Changes to Victorian planning law to support environmentally sustainable developments

1 July 2022
Andrea Towson, Partner, Melbourne

The Minister for Planning has approved Amendment VC216 (Amendment), with the changes to the Victorian Planning Provisions taking effect from 10 June 2022.

What does the Amendment do?

The Amendment makes changes to the Victoria Planning Provisions and all local Planning Schemes to support environmentally sustainable development (ESD) outcomes.

For the first time, all local planning schemes will include provisions which expressly require the consideration of climate change (including mitigation and adaptation) as part of the decision making process.

These changes are designed to ensure that local planning schemes are consistent with current state policies that address climate change, energy, water and waste.

The Amendment also implements aspects of Actions 80, 89, 91, 94, 96, 97 and 101 of the Plan Melbourne 2017-2050 Implementation Actions, relating to building systems to support ESD, water management, cooling and greening, air and noise pollution, and recycling and resource recovery.

What do these changes mean for property developers?

It has long been recognised that that there is a need for greater improvement in the energy and water efficiency of new buildings and subdivisions.

The Amendment specifically requires developers to address the ESD and climate change considerations which have been incorporated into the Planning Policy Framework at Clause 11 (Settlement), Clause 12 (Environmental and landscape values), Clause 13.05-1S (Noise abatement) and Clause 13.06-1S (Air quality management), Clause 15 (Built environment and heritage) and Clause 19 (Infrastructure).

The Amendment imposes a legal obligation upon developers to consider ESD across multiple facets of the planning and development process – including as part of the subdivision design and layout process.

What ESD principles must be considered in planning permit applications?

In submitting a planning permit application, developers must demonstrate that the ESD principles have been considered and how these principles have been considered.

In particular, developers must consider the following matters, which now form part of the Planning Policy Framework:

Minimise exposure to natural hazards

  • Minimising exposure to natural hazards, including climate change

Environmental benefits

  • Improve biodiversity, renewable energy deployment and generation, energy and water efficiency and resilience to climate change hazards and risks
  • Reduce greenhouse gas emissions and reduce stormwater discharges into our rivers and bays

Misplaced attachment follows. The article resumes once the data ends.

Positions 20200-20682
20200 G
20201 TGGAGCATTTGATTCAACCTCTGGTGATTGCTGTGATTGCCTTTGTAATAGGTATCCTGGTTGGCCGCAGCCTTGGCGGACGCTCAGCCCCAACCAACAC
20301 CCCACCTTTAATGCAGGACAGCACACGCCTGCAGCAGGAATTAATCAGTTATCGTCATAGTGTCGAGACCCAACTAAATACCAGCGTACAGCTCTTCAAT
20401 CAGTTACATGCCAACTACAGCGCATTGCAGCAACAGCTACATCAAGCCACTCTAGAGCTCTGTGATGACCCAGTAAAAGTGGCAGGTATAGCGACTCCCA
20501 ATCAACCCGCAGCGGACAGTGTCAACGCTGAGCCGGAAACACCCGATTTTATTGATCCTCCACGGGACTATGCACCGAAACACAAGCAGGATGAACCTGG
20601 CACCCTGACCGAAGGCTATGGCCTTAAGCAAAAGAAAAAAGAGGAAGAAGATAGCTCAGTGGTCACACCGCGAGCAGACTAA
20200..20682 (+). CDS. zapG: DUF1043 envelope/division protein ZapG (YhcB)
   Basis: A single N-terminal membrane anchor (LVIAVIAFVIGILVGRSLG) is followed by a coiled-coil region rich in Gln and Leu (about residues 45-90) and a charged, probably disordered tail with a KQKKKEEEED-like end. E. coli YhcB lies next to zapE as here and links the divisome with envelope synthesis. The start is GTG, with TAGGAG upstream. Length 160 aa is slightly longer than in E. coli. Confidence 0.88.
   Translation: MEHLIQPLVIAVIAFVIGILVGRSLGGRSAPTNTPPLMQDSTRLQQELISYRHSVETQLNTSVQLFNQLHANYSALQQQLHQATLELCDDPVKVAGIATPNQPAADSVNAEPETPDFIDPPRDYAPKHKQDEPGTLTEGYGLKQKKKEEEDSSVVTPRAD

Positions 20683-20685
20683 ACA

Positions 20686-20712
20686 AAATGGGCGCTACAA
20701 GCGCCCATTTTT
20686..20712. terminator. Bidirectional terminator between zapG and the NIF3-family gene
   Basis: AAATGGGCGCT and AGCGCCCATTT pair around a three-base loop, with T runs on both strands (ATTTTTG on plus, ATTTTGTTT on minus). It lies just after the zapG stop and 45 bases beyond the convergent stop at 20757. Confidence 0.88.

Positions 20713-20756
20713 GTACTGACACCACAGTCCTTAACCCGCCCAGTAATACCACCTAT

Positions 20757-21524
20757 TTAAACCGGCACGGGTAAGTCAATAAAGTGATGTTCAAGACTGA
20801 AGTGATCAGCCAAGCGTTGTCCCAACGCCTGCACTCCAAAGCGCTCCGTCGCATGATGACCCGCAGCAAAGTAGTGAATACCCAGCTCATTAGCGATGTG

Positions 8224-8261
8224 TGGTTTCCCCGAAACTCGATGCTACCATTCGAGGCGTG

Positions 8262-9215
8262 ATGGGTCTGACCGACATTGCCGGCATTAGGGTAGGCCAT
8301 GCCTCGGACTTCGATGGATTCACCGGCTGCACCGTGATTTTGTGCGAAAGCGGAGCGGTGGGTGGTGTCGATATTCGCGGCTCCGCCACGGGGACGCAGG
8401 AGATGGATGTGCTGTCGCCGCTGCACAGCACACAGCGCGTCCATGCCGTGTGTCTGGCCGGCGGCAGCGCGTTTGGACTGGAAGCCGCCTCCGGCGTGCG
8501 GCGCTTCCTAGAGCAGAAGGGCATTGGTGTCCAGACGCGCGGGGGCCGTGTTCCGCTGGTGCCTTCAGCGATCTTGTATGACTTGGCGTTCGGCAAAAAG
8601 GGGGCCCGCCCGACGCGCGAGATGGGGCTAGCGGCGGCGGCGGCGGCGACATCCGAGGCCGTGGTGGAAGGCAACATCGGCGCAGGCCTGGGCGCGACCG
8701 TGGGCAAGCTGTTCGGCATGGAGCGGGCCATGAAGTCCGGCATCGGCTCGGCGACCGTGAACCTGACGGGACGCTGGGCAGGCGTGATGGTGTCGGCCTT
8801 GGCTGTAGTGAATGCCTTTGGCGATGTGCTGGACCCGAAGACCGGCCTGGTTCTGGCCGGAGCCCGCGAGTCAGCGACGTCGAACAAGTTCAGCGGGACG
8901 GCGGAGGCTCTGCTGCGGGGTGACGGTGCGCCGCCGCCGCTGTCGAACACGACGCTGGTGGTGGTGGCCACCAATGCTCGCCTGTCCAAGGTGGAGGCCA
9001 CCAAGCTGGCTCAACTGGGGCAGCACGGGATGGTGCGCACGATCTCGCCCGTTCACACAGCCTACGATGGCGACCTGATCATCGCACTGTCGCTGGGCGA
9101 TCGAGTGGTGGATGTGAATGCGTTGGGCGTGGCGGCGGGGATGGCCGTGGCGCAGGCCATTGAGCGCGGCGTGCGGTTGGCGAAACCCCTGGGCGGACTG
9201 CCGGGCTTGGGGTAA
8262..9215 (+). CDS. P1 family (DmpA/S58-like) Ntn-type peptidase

Social benefits

  • Increased liveability
  • More affordable living
  • Less noise and air pollution
  • Reduced health risks from climate change

Economic outcomes

  • Affordable living
  • More resilient developments

How will these ESD principles translate into permit conditions?

At this early stage, we are unsure how these ESD principles will translate into permit conditions imposed by local councils and VCAT on appeal.

As such, it is critical that ESD permit conditions are reviewed carefully, to ensure that these conditions are certain and able to be complied with by the property developer and its builders.

For example, we have seen a number of Councils introduce ‘standard’ conditions that head contractors must be ISO14001 accredited as part of their sustainable management plan conditions. Practically, this condition severely limits the pool of available contractors who can tender for a project. This will have very serious implications for projects in the boutique and medium scale of the market.

Given that ESD and climate change considerations are now part of the Planning Policy Framework, it is critical that these matters are front of mind for the entire project life-cycle: from acquisition, through to planning, delivery and subdivision.

If you need assistance in navigating the Planning Policy Framework, please get in touch with Andrea Towson of our office.

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Authored by:

Andrea Towson, Partner
Isabella Schmidtke, Lawyer

This update does not constitute legal advice and should not be relied upon as such. It is intended only to provide a summary and general overview on matters of interest and it is not intended to be comprehensive. You should seek legal or other professional advice before acting or relying on any of the content.

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